The (De-)Regulation of Markets
In recent decades governments have privatized many public services and have increasingly chosen to focus on regulating private markets instead of providing goods and services themselves. Some speak of the emergence of the "Regulatory State". Others claim that the state has deregulated and increasingly withdraws from economic life, leaving us with a "Neoliberal "State".
Regulation and deregulation are at the core of understanding the modern role of the state in the economy. In this lecture, Dr Claassen will discuss the approaches to regulating markets that we find in standard legal and economic literature. The aim is to assess the normative grounds or justifications for regulation that can be found in these texts and connect these to the on-going philosophical debate on the role of the state, between left- and right-wing liberals and libertarians. What (if anything) can political philosophy contribute to the debate on market regulation?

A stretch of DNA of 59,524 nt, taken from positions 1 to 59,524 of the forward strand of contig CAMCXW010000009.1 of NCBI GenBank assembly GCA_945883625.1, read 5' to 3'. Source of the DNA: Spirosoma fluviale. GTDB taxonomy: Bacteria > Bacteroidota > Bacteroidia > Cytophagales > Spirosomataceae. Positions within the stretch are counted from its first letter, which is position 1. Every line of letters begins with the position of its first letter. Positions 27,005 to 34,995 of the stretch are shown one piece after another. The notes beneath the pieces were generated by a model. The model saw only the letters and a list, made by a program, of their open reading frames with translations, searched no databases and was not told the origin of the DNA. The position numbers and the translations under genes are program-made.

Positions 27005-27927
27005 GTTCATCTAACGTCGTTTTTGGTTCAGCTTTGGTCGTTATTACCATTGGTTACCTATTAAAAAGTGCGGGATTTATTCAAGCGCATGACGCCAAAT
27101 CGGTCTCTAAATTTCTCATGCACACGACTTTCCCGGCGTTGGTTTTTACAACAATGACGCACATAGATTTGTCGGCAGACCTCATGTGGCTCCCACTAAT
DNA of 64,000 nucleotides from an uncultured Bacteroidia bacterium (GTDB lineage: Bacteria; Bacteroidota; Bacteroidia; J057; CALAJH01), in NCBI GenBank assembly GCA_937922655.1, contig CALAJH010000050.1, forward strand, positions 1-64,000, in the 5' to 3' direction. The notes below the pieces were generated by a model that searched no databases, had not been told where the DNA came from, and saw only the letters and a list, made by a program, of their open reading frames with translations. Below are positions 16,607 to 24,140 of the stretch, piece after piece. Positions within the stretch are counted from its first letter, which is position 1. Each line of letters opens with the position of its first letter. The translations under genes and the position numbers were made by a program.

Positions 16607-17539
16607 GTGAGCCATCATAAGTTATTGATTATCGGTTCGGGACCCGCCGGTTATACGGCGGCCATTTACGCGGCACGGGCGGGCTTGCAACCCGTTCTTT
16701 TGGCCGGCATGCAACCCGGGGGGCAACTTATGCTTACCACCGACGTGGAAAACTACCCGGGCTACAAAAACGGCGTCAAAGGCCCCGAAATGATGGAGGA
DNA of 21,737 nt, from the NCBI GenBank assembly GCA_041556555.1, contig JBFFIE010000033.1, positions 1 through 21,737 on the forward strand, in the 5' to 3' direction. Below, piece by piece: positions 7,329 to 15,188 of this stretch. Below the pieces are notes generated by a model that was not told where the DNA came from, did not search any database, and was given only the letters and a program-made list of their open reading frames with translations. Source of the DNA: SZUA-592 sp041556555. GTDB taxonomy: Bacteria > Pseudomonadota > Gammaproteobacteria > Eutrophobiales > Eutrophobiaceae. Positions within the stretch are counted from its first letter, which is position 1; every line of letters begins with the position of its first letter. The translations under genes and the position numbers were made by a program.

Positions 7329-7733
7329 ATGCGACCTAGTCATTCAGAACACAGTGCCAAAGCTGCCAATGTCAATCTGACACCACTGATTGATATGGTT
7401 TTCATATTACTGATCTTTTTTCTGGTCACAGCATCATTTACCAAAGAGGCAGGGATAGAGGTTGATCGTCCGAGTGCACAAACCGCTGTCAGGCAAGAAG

Rutger Claassen is assistant professor of political philosophy at the Institute of Political Science, Leiden University. He holds a PhD from Utrecht University for his dissertation on the "moral limits of the market" (2008). Since then, he has been publishing articles on the capability approach, liberalism and autonomy, distributive justice, and the role of markets. He recently published Het huis van de vrijheid (Ambo, 2011), which offers a political philosophical analysis of a wide range of controversal topics in Dutch politics. Currently he is working on his VENI-project, entitled "The Political Theory of Market Regulation".
|Laatst gewijzigd:||29 oktober 2013 17:49|